Total Integrated Approach

This approach involves determining the overall


process control needs with respect to turbomachinery
control for all machines. This involves providing an
ITCS for each service focused on meeting the
performance control objectives for the process. For
practical purposes the ITCS for both flash gas and
reinjection services included the anti-surge and
performance control loops while the governor control
loops remained with the OEM.
As the machines are interconnected in the process, it is
prudent to look at how further integration between
machines can be beneficial. Such systems can be
integrated with each other by internal controller
communication to allow for feed forward control
actions where necessary.
This approach requires extensive field-proven
experience in designing, engineering and
commissioning various turbomachinery control
systems for different applications.
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This integrated approach served the basis for


Compressor Controls Corporation (CCC) design when
supplying ITCS solutions for all machines.

Figure 5: Total Integrated Approach

Project Execution

The design phase for the facility involved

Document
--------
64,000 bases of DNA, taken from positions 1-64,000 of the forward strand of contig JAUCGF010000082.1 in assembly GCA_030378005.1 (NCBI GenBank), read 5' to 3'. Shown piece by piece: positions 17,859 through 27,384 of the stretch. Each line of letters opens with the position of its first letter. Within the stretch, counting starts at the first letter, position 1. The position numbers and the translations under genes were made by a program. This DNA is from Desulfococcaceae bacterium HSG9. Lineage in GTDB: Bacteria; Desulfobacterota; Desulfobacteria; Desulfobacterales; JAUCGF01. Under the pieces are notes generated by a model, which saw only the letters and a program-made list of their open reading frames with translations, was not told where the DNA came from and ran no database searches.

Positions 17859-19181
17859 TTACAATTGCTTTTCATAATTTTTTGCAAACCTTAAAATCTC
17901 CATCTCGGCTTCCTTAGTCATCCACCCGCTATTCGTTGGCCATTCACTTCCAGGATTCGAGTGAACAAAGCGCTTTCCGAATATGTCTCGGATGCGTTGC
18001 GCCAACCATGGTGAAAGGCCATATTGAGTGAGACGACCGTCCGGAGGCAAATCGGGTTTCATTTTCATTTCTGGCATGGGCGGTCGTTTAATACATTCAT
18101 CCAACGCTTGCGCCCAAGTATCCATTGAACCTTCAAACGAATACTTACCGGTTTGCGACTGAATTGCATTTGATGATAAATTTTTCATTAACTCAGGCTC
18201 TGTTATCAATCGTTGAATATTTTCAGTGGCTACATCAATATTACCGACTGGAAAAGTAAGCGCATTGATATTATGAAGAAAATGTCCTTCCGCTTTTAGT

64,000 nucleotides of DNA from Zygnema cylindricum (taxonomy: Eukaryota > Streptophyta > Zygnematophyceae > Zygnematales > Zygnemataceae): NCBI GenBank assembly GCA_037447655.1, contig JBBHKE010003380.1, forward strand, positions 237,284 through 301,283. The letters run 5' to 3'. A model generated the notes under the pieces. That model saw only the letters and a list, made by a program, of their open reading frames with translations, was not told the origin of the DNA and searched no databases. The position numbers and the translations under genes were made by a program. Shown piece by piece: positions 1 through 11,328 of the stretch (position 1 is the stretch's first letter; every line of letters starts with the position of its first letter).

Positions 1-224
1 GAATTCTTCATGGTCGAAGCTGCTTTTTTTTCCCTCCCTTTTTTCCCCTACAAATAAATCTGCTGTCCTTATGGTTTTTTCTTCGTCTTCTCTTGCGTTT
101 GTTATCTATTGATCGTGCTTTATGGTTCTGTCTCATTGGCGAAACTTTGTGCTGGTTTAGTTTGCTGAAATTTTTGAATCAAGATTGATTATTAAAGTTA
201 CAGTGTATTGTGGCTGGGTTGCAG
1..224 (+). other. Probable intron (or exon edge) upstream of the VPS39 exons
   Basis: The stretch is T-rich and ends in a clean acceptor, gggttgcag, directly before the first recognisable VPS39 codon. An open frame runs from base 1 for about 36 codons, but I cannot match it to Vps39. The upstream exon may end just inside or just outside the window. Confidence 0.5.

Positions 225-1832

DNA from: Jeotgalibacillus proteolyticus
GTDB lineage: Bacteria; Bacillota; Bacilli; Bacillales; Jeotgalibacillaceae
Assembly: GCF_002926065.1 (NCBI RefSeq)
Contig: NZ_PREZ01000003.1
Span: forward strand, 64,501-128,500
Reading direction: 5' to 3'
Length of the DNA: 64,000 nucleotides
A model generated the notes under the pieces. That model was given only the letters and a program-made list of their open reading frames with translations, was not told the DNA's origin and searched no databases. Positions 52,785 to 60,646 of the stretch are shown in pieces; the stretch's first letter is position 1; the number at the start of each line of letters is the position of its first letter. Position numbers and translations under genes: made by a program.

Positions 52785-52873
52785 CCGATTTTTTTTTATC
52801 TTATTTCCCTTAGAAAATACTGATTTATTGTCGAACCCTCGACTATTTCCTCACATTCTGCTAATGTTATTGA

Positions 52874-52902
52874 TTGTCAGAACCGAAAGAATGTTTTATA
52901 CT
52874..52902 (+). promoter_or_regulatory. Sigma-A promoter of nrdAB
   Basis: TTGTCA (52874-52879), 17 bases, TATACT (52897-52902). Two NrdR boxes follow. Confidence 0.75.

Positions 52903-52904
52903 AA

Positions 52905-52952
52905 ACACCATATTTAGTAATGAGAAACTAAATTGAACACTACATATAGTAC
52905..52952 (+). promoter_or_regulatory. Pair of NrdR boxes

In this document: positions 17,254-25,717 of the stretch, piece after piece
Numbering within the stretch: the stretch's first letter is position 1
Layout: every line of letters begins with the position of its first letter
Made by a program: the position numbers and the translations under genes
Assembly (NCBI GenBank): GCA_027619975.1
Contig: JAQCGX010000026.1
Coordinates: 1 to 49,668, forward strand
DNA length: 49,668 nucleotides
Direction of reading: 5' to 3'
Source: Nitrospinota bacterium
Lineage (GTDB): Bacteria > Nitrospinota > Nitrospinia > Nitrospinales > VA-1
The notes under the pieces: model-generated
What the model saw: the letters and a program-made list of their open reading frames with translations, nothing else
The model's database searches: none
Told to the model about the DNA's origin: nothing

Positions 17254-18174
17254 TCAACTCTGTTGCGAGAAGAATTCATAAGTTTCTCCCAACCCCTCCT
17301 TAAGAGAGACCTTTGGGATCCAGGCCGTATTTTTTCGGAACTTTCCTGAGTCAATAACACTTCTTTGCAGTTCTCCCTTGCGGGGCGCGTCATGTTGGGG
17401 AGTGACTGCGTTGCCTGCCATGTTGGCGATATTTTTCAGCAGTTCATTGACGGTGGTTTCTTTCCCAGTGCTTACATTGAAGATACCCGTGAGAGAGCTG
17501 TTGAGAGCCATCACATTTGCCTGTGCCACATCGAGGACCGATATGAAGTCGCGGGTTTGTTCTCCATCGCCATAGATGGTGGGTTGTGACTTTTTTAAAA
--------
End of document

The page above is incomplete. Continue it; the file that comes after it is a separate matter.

ConocoPhillips experts, EPC TIGA (joint venture
between Fluor Daniel and WorleyParsons), the OEMs
(Sulzer, Dresser Rand and GE Rotoflow), and the ITCS
provider (CCC). The execution of the project required
CCCs design effort to include:
Review preliminary process control philosophy
Provide preliminary control system design
report
Participate in setting up the dynamic
simulation effort
Review preliminary dynamic simulation test
results
Provide final control system design report
Review final dynamic simulation results
Provide final ITCS engineering manual
Commissioning recommendations
Ideal interaction between all parties driven by
ConocoPhillips was instrumental in developing and
testing the ITCS strategies.

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Overall Turbomachinery Control Design


Basis

method of optimized performance control ensured


that unnecessary recycling was avoided.

The basis for each ITCS design focused on meeting the


overall process control objectives.
The primary control objectives identified during the
preliminary engineering phase were:
Provide maximum protection for each